Butterfly Gardens


Provided by:
University of Illinois Extension
Cook County District 1
5527 Miller Circle Drive, Suite A
Matteson, IL 60443
Phone: 708-720-7500 Fax: 708-720-7509


Butterfly Gardening

James C. Schmidt, Horticulturist

University of Illinois


There is no more delightful decoration for a garden than nature’s own– butterflies. On warm sunny days, these visitors provide color and motion that doubles the pleasure of gardening. Fortunately, it takes very little effort to make your yard more attractive to butterflies.


Butterflies will visit and probably stay to lay eggs, wherever there is a variety of a plant for food and shelter, some moisture, and absence of pesticides. While there are typically more species in warm climates than in cooler ones, there are

butterflies everywhere in the country. Their appearance in your back yard ultimately depends on whether their favorite plants are growing there – certain ones to support the larvae, others to support adult butterflies.


Garden Design Tips


  Provide sun, a place for resting, and protection from the wind. Because they are cold-blooded, butterflies are usually not active on cool or cloudy days. As they need to warm up the muscles used in flying, butterflies do best in warm sunny locations. Rocks and logs, which will heat up in the sun, give butterflies places to bask and warm up for earlier take-offs.


  Allow for water. Male adult butterflies require extra sodium for mating and may often be seen at the edges of puddles lapping up the salts left behind for evaporation. This behavior is called puddling. Create artificial puddles in the garden to support male butterflies. Fill shallow pans or plastic saucers with large stones and water. Place large, flat stones in the garden for basking.

 Provide a place for roosting. Add a butterfly shelter mounted to a tree or a stake about 18 inches high in an area among the nectar plants. Butterflies naturally roost in shrubs, tree crevices, under bark or in log piles.


 Choose lots of kinds of plants -- herbs, annuals, perennials. Choose those with flat-topped or short tubular flowers. Use hot colors -- oranges, reds, yellows.


Plan for continuous bloom the entire season. Choose from among annuals and perennials that flower all season.


 Use large masses of plants -- butterflies are attracted to color, not individual plants.


Provide Food for Larvae


Caterpillars eat leaves and sometimes flowers and seeds of certain plants. They are often picky eaters and may only feed on a specific plant or group of plants.




Snapdragon (Antirrhinum majus)



Butterfly Weed (Asclepias tuberosa)

Monarch, Queen


Red Cabbage (Brassica oleracea capitata)

Cabbage White, Checkered White

Sweet Pea (Lathyrus odoratus)

Eastern Tailed Blue


Nasturtium (Tropaeolum majus)

European Cabbage White


Rue (Ruta graveolens)

Eastern Black Swallowtail

Pipevine (Arstolochia tomentosa)

Pipevine Swallowtail (Battus philenor)

Carrots, parsley (Petroselinum crispum), dill (Anethum graveolens)

Black Swallowtail (Papilio polyxenes asterius)

Prickly ash (Zanthoxylum americanum)

Giant Swallowtail (Papilio cresphontes)




Spicebush (Lindera benzoin), sassafras

Spicebush Swallowtail (Papilio troilus)

Wild cherry, birch, ash (Papilia glaucus) poplar, apple, tulip tree

Tiger Swallowtail

Pawpaw(Asimina triloba)

Zebra Swallowtail (Papilio marcellus)

Milkweeds (Asclepias)

Monarch (Danaus plexippus)


Great Spangled Fritillary (Speyeria cybele)

Thistles, bachelor's buttons

Painted Lady (Vanessa cardut)

Pussy willow, plums, cherries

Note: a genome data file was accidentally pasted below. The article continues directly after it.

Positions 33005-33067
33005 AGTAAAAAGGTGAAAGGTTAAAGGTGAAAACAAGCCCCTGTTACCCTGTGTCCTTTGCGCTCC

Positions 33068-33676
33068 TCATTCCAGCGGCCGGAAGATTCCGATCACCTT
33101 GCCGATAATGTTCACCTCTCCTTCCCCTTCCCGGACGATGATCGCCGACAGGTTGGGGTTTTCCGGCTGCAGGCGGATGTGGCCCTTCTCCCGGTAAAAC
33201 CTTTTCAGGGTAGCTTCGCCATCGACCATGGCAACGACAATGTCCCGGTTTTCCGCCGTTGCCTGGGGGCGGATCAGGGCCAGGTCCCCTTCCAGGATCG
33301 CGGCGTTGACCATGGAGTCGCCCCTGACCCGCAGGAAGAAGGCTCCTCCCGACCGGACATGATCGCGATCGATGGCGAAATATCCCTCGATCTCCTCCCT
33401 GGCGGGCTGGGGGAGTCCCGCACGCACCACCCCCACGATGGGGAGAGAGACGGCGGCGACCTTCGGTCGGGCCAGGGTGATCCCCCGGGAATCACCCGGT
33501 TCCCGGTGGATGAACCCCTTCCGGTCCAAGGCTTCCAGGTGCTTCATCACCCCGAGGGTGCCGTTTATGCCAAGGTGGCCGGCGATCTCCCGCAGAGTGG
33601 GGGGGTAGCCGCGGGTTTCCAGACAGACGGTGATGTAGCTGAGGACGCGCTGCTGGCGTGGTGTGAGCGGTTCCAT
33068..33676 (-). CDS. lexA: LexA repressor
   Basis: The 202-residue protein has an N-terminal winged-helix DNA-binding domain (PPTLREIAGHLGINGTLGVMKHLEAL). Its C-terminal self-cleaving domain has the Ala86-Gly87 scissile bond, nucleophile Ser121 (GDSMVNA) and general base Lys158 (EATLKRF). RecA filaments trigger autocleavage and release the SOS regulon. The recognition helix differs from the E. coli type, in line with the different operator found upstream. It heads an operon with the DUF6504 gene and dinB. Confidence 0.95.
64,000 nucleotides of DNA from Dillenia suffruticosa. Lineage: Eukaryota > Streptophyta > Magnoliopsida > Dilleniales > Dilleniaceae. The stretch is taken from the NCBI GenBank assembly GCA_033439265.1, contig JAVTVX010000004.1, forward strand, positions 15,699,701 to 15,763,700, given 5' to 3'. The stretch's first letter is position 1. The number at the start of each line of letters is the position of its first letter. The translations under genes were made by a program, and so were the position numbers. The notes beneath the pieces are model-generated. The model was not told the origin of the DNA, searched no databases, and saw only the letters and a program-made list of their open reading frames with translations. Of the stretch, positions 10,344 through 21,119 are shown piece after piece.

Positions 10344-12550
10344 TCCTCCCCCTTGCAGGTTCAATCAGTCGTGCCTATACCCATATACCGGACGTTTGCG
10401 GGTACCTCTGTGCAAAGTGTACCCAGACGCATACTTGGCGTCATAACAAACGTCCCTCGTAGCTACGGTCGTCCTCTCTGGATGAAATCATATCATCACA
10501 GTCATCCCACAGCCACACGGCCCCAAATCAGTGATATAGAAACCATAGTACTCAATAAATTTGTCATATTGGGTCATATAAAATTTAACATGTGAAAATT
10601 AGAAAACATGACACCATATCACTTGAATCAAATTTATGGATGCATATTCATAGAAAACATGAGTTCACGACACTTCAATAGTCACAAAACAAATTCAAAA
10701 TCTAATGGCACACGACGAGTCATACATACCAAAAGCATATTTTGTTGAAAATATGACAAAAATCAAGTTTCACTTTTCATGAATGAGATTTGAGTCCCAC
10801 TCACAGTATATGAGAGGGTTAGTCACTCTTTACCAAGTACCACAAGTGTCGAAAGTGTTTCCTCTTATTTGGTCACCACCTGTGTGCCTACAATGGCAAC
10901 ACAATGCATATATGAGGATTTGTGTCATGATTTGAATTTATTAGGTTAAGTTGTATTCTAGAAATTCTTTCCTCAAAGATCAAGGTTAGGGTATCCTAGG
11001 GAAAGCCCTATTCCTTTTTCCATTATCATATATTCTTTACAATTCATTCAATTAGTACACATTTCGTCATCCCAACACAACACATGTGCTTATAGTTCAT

Viceroy (Limenitis archippus)

Other larvae food sources include dock, elm, hackberry, thistle.


Provide Nectar for Adults


Adult butterflies feed primarily on the nectar of flowers and will feed from a variety of available flowers. While they are attracted by both color and scent, butterflies have difficulty picking out individual flowers, so large masses are best for attracting them. Some suggested plants are:




Ageratum (Ageratum houstonianum)

Sunny Cosmos (Cosmos sulphureus)

Globe amaranth (Gomphrena globosa)

Sunflower (Helianthus annuus)

Heliotrope (Heliotropium arborescens)

Lantana (Lantana camara)

Melampodium (Melampodium paludosum)

Flowering Tobacco (Nicotiana alata)

Egyptian Star Cluster (Penta lanceolata)

Petunia (Petunia x hybrida)

Blue Salvia (Salvia farinacea)

Mexican sunflower (Tithonia rotundifolia)

Brazilian verbena (Verbena bonariensis)

Zinnia (Zinnia elegans)




Common yarrow (Achillea millefolium)

Butterfly weed (Asclepias tuberosa)

New England Aster (Aster novae-angliae)

Butterfly Bush (Buddleia davidii)

Coneflower (Echinacea purpurea)

Joe-Pye Weed (Eupatorium maculatum)

Blanket Flower (Gaillardiax grandiflora)

Autumn Joy Sedum (Hylotelephiumx ‘Autumn Joy’)

Blazing Star (Liatris spicata)

Bee Balm (Monarda didyma) also M. fistulosa

Goldenrod (Solidagohybrids)


Trees and Shrubs


Hawthorn (Crataegussp.)

Privet (Ligustrum amurense)

Fruit trees (Prunus, Pyrussp.)

Lilac (Syringaspp.)




Blazing Stars (Liatris)

Black-Eyed Susan

Boneset (Eupatorium)


Butterfly Weed (Asclepias tuberosa)


Goat's beard



Ironweed (Veronia)

Joe-Pye Weed (Eupatorium)



New England Aster




Wild Bergamot (Monarda)


Remember that butterflies are attracted to the flowers. Look for plants that bloom in the late spring and summer. That may be difficult for most trees and shrubs but there are some forms that bloom later. Check with a nurseryman.


Sources for More Information


Pyle, Robert M. 1981 The Audubon Society Field Guide to North American Butterflies.

Sixth printing 1992. Alfred A. Knopf, New York. 928 pp.


Stokes, Donald and Lilian. 1991. The Butterfly Book. An Easy Guide to Butterfly Gardening. Little, Brown and Co. Boston. 96 pp.


Butterfly Gardening: Creating Summer Magic in Your Garden. 1990. Sierra Club Books, San Francisco. 192 pp.


Klots, Alexander. Peterson Field Guide Eastern Butterflies. 1979